A dargah, a Hindu caretaker and hundreds of believers

By Azera Rahman, IANS,

Dikom (Assam) : Seventy- two-year-old Khedan Prasad Singh has just arisen after an elaborate puja in his tiny home here. He prepares to offer namaaz soon after at the Sufi shrine in his courtyard that is thronged by people every day. A devout Hindu who offers his namaaz five times a day and religiously keeps his fasts during the ongoing Muslim holy month of Ramzan, Singh’s is a 40-year-old tale that does more than amaze people.

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It also inspires a feeling of communal harmony.

“I was 32 at that time, a humble tailor who stayed with my parents in this very house. We had always been religious and devotees of Lord Shiva,” said Singh, whose ancestors hail from the Ballya district in eastern Uttar Pradesh.

“Then one day ‘peer saheb’ appeared in my dream, telling me he was Hazrat Syed Inayatullah and wanted me to keep our courtyard clean and not dump any garbage in it. This happened consecutively. I didn’t know what to make of it; so I started cleaning the area, lit an incense stick and offered puja there every day,” Singh told IANS.

According to Singh, neighbours started noticing this over a period of time and when they heard about his dream, they started offering prayers there as well.

“My dreams didn’t stop there. Baba (saint) kept appearing in my dream and over a period of time I could feel his presence around. He taught me all I know about Islam today, the prayers, the rituals, my knowledge of Arabic…I didn’t learn all this from any scholar,” he claimed.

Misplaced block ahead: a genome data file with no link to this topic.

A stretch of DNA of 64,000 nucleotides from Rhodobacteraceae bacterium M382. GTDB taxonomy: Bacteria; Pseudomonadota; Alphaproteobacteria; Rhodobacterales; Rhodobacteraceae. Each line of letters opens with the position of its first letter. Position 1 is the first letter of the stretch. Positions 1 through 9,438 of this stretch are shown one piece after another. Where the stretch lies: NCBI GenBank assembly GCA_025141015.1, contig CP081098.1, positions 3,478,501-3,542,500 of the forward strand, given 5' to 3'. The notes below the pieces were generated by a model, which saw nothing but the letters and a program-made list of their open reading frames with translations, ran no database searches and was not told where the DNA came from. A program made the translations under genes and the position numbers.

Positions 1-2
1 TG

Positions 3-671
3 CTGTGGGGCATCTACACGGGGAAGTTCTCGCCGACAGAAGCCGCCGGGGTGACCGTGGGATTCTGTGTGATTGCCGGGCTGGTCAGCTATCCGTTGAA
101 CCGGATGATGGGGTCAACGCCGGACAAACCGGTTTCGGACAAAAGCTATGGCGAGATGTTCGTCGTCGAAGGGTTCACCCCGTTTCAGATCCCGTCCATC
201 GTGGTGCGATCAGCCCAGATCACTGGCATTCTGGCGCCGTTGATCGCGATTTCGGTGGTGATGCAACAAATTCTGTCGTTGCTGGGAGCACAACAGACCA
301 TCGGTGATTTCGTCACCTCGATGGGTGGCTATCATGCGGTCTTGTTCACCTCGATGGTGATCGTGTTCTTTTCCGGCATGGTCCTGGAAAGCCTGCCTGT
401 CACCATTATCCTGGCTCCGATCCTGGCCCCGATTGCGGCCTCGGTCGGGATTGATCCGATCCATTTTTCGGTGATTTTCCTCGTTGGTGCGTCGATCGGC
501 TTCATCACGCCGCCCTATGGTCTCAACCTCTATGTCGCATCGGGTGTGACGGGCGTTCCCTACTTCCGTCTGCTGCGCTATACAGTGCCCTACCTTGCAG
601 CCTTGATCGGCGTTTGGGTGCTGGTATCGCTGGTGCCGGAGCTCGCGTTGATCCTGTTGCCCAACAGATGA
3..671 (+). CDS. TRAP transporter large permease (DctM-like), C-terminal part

With his humble earnings, Singh constructed a shrine for Hazrat Syed Inayatullah Peer Saheb in his courtyard. The mazaar, close to the lush tea gardens, is now visited by hundreds of people of all religions and all faiths.

A mazaar, also called dargah, is the shrine of a Muslim saint or a Sufi saint.

“Baba always says that I should pray in accordance with my wish. I have always remained a devout Hindu and have a small temple with a Shiva linga in my home. But that doesn’t stop me from following the Islamic way of life as honestly as I can as well,” Singh added, explaining his parallel lives.

Ajay Agarwal, a businessman from a nearby town, was at the mazaar along with his son. Taking off their shoes, the father-son duo went in and offered prayers.

“We have great faith in the Peer Baba mazaar. Whether it’s any illness, any problem or before starting any new project, a visit here is mandatory – somehow, we find peace here and things start becoming better,” Agarwal said.

Similarly, Shamima Ahmed, a homemaker, said: “There’s a great sense of relief and peace that washes over you when you come here. An honest prayer is always answered.”

People come to Singh for home remedies for illnesses as well. He also organises Urs, a religious congregation on the death anniversary of the saint, every year in November.

“When I visit my ancestral home in Uttar Pradesh, they call me ‘maulvi’ sahib (a Muslim priest)!” he chuckles.

As far as Singh’s family goes, they all respect his way of life and have adopted the same in theirs as well. Every evening after offering her puja in the temple, his wife lights incense sticks in the mazaar and prays there too – “the Hindu way”, Singh smiles.

“The most important thing to remember is that you should have a pure heart. Whether it’s this religion or that, they all preach the same thing,” Singh told IANS.

(Azera Rahman can be contacted at [email protected])